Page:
It might seem tempting to extrapolate and declare myself a winner: I'm so close to being back in the black (sic.) that it surely seems impossible for me to fail. Surely I'm going to pay off all my debt and begin to live a life without that horrible ball and chain anymore. Surely I'm going to have some financial security, very soon.
That little blonde boy in the pedal car is me. That thatched cottage is where I used to live, briefly. I loved that thatched cottage, because it was exactly what a house is supposed to be: It had a roof, chimney, windows with panes of glass criss-crossed, a front door in the middle, flowers growing in the garden. All it needed was a blue sky, some smoke coming out of the chimney, a couple of soaring birds, some white fluffy clouds and a big yellow sun with a smiling face, and it would be the picture that every child would draw, if you asked them to draw a picture of a house.
My time in the "proper house" was very limited.
When I briefly lived this proper life, there was a village green, a village shop, a village post office, a church and graveyard, a railway train station, a bus stop, a pub and a school.
During my all-too-brief proper life, I went to the local school, played with the local children, bought sweets from the village shop, attended events on the village green - when people would literally dance around a maypole with coloured ribbons - and went to church.
My life exemplified everything that is great and good about English countryside living. Former British Prime Minister, David Cameron, lives barely a few miles away from the idyllic Cotswold village where I had my proper life. Prince Charles and other royalty play polo on fields, barely a few miles away from this most quintessentially picturesque English village that you could ever imagine. The TV show Downton Abbey was filmed on location, a few miles away from this beautiful place, where I thought I would live forever.
Life seemed to make sense to me - this was a proper life, and it all made perfect sense, even though I was just a child.
The funny thing is that it still makes sense to me.
All I want is to live in a little house, with a little garden, in a little village and do the things that normal people do: go to work, come home, watch TV, cook food, eat, do gardening, have a pet, feed the birds. All I want is an ordinary life.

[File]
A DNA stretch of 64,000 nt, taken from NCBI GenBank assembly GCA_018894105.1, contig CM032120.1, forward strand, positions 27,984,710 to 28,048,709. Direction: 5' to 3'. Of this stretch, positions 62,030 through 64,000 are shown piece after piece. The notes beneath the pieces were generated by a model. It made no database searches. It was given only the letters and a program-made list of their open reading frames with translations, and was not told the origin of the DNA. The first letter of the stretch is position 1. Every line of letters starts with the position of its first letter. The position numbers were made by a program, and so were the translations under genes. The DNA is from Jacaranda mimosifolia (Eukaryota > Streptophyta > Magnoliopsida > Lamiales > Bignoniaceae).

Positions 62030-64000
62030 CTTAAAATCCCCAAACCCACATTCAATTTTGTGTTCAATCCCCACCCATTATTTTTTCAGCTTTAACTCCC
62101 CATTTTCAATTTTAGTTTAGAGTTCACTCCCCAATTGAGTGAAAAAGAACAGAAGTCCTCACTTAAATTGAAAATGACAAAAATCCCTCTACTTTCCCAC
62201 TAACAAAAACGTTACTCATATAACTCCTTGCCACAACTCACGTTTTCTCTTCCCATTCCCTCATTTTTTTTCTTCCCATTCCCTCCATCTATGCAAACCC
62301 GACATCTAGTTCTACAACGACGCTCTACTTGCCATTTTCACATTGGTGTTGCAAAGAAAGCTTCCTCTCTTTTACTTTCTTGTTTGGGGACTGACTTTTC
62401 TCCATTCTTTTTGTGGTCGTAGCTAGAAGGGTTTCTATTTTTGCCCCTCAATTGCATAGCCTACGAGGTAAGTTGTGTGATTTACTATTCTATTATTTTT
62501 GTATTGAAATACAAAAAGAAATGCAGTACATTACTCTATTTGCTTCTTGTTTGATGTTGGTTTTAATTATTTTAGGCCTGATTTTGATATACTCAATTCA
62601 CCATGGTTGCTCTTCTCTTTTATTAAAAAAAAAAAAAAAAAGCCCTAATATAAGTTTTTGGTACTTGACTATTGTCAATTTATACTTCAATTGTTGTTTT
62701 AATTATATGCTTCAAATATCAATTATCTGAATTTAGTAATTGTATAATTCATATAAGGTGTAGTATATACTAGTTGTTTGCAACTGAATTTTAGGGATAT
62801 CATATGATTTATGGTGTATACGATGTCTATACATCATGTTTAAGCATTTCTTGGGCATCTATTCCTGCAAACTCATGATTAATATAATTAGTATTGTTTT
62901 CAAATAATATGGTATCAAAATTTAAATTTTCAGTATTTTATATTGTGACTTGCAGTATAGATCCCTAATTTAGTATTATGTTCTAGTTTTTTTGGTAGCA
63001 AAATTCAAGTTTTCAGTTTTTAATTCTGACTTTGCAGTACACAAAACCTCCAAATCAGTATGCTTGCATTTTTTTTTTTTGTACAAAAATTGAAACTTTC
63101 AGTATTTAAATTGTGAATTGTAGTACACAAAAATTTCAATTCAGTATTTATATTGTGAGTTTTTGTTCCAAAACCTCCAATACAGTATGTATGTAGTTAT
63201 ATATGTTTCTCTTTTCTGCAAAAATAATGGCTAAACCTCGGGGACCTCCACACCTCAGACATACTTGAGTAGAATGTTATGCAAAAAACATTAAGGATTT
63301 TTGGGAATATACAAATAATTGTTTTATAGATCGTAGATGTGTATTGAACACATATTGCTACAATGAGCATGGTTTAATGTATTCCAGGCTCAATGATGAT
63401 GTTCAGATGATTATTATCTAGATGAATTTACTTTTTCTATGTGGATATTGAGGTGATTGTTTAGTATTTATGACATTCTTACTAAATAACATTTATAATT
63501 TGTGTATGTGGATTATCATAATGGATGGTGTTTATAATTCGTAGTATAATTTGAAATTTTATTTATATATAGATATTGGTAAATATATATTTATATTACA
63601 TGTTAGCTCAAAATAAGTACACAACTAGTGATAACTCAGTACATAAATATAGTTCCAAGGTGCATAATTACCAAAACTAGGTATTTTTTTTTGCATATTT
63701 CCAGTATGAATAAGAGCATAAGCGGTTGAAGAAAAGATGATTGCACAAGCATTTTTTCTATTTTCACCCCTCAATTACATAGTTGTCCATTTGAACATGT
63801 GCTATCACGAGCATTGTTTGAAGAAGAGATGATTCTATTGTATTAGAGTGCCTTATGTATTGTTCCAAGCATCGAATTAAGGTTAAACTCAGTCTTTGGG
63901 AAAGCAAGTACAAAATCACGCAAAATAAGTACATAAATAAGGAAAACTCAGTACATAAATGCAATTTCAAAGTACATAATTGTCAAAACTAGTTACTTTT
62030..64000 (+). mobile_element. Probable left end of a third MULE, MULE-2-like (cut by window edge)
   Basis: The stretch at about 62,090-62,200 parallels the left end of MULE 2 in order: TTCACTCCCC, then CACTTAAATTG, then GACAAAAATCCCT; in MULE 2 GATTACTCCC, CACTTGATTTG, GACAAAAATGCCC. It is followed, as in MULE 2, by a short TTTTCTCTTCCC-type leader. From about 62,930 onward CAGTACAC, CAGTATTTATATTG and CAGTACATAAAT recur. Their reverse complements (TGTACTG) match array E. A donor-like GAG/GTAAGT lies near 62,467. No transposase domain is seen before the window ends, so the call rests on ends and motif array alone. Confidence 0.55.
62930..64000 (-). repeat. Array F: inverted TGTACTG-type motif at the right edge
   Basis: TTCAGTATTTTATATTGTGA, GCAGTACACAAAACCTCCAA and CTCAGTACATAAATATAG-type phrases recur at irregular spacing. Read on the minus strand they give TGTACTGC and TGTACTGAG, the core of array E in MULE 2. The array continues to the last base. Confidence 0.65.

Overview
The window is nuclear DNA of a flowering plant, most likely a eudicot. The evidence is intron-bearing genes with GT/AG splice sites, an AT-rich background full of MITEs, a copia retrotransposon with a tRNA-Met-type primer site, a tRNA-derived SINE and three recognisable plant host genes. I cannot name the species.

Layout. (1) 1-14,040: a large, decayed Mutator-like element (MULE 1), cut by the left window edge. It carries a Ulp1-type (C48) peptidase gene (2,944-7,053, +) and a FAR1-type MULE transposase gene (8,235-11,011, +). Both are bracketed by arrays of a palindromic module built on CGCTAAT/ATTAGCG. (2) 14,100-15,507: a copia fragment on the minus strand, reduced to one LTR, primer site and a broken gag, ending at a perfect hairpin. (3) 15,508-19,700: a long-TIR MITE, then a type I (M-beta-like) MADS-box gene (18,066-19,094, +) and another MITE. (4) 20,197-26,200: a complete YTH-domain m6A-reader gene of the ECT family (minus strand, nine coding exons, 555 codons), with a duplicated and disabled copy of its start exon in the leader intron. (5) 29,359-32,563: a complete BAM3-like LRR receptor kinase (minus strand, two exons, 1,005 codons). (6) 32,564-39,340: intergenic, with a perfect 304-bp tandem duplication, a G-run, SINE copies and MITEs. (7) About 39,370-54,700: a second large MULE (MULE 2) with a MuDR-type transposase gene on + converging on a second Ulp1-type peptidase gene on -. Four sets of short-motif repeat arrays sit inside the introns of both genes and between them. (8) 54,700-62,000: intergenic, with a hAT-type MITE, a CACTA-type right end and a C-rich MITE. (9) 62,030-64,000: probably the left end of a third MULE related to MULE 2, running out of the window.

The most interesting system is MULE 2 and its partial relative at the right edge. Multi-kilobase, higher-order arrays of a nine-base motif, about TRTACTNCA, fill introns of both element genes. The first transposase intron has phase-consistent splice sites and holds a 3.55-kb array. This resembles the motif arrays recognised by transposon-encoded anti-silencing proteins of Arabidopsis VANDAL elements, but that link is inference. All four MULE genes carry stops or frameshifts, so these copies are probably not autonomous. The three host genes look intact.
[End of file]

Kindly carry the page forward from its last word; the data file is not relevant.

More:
Presently, the only piece of furniture I own is a coffee table, which I repurposed as a TV stand. One of the few possessions I own which isn't designed to be carried around easily, is the TV, which sits atop the TV stand. Other than that, everything else can be thrown into a bag... and there isn't very much "everything else" left. Most of my possessions have been discarded, because my life was too chaotic and I was too unwell to cope with safeguarding my material things, when my life and my sanity were at risk and all too often nearly lost forever.
Every time I was forced to move as a child - 8 different schools - it was nonsensical and disruptive; it was traumatic and damaging. Every time I found myself packing my bags, yet again, a pattern was being established: I was being psychologically programmed. The message my parents were sending me was loud and clear: "Don't get attached to anything, anywhere or anybody".
I gave up on the idea of having a settled, secure, normal life.
When I separated from my wife and an acrimonious divorce began, it really didn't bother me as much as it should have done, to lose my house, lose my precious things and to end up sleeping rough - homeless and destitute. I camped in bushes, where I could hide my tent. I slept in a bivouac on heathland. I was invisible in a city with a daytime population of 10 million inhabitants. My home and my bed shrank and shrank, until it was simply the tiny patch of ground on which I stood or lay. My personal space shrank to be no bigger than the volume occupied by the extremities of my body.
When I saw the chance to move from being homeless to living in a very luxurious apartment with amazing views of the capital city, the idea was too attractive for me to resist.
I had two years bursting with pride about how I'd pulled myself up by the bootstraps, and was no longer sleeping rough; no longer homeless. I had to pinch myself every time I stepped inside my home, and was greeted by breathtaking panoramic views over London. That feeling never wore off... the whole time I lived there.
I want that again. I want to live somewhere special. I want that special feeling that I'm living in a proper place, after the awfulness I've been through in life.
Yes, I'm sympathetic towards those who are sleeping rough, and those who are living in a very dire situation. No, it doesn't make me happy just to have a roof over my head.
I've lived anywhere. I've slept rough all over London. I've slept in 14-bed hostel dorms. I've slept in psychiatric wards, hospitals and police cells.
I do NOT want to live anywhere.
It was a big deal when I got the keys to a gorgeous home with sea views, roughly ten and a half months ago. I still feel a great buzz when I visit that place, and I stand at the window admiring the views over the bay. I love that home, but unfortunately, it's not myhome... although technically I can sleep there whenever I want, for another month and a half.
I shouldn't be getting stressed out about moving. My life will be much better when I have a home again. Hopefully I can have a beautiful home which I can fill with lovely things. Hopefully I can stay there. Hopefully I won't have to leave. Hopefully my world won't be destroyed again.
Currently, I have no idea where, when or how I'm going to get myself a home, let alone whether I'll have the opportunity to fill it up with lovely things.
My upbringing taught me one clear lesson, again and again: Expect nothing, except to lose everything that you get attached to.